In a sign of just how quickly global markets have turned, Carrefour SA shelved plans to spin off its real estate into a public company.
Carrefour's change of heart indicates that retailers' interest in capitalizing on the value of their real estate -- a popular idea in the first half of last year -- may be waning because of economic and credit-market woes. Carrefour in August announced plans to create a pan-European real-estate company, Carrefour Property, that would own 60% of its real-estate holdings and be valued at between €20 billion and €24 billion ($29 billion to $35 billion). The plan, which Carrefour devised under pressure from investors, was to raise cash by selling part of Carrefour Property.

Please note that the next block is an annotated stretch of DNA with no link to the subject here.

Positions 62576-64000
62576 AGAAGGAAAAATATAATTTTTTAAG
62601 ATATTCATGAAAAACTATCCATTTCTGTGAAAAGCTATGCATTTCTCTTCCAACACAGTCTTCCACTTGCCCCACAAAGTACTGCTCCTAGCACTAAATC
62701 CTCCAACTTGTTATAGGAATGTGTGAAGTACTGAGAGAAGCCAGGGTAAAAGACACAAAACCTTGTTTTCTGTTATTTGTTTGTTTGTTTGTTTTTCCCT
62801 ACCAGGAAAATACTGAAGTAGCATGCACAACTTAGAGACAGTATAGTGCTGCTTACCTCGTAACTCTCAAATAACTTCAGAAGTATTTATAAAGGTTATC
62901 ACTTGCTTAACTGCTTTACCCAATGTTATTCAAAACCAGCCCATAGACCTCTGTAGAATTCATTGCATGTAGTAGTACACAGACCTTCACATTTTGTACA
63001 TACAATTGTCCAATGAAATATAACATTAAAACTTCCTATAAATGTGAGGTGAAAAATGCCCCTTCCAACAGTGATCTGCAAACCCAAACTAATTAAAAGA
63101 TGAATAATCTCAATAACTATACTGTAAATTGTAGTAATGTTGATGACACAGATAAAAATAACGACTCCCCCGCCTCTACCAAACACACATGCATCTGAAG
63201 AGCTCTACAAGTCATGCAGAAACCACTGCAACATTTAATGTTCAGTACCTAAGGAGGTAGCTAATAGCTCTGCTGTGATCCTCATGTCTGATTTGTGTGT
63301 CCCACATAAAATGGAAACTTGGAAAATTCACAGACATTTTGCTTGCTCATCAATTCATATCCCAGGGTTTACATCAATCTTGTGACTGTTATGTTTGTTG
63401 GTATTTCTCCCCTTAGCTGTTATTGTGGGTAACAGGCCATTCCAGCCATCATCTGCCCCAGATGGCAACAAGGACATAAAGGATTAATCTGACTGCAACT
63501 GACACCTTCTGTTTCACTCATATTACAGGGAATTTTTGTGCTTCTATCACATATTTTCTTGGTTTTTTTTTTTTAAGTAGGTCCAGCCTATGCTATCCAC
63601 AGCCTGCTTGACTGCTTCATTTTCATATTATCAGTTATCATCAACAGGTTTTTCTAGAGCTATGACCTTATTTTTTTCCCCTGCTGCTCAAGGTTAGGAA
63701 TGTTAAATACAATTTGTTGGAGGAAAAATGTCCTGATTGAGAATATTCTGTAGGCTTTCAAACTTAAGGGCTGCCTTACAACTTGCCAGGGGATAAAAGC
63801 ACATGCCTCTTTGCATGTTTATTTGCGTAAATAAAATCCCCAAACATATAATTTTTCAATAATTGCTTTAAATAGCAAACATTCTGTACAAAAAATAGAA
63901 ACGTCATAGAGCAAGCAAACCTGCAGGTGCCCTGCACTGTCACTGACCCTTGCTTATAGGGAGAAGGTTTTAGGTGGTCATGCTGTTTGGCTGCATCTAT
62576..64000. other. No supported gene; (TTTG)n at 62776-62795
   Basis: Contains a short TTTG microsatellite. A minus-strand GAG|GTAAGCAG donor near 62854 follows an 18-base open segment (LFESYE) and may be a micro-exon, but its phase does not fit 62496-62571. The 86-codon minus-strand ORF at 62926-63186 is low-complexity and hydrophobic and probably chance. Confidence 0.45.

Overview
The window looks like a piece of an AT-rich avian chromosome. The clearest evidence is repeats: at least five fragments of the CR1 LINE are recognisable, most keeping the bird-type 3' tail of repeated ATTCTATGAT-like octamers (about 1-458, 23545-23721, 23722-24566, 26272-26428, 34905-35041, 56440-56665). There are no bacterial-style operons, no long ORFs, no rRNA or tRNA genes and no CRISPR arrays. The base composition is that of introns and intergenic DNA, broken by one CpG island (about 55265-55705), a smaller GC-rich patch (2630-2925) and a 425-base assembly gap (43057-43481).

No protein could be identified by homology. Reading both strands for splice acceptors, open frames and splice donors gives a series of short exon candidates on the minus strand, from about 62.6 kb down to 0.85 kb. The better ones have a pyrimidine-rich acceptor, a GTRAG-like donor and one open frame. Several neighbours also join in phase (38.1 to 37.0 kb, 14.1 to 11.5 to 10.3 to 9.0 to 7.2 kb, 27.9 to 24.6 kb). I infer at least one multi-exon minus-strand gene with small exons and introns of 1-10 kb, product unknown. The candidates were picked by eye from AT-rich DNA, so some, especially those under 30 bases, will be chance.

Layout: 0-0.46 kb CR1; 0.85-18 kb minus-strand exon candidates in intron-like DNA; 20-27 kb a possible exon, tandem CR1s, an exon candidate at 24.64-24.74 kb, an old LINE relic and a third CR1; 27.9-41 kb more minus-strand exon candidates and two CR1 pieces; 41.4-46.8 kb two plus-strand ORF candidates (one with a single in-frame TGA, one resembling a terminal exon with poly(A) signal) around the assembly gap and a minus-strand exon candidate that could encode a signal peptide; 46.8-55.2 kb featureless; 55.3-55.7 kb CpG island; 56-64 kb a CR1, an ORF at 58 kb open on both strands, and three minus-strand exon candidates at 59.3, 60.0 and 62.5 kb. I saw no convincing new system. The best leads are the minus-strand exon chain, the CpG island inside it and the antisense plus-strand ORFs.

"Today, the market conditions don't allow it," Chief Financial Officer Eric Reiss said in a conference call yesterday. Carrefour is the world's second-biggest retailer by sales, behind Wal-Mart Stores Inc.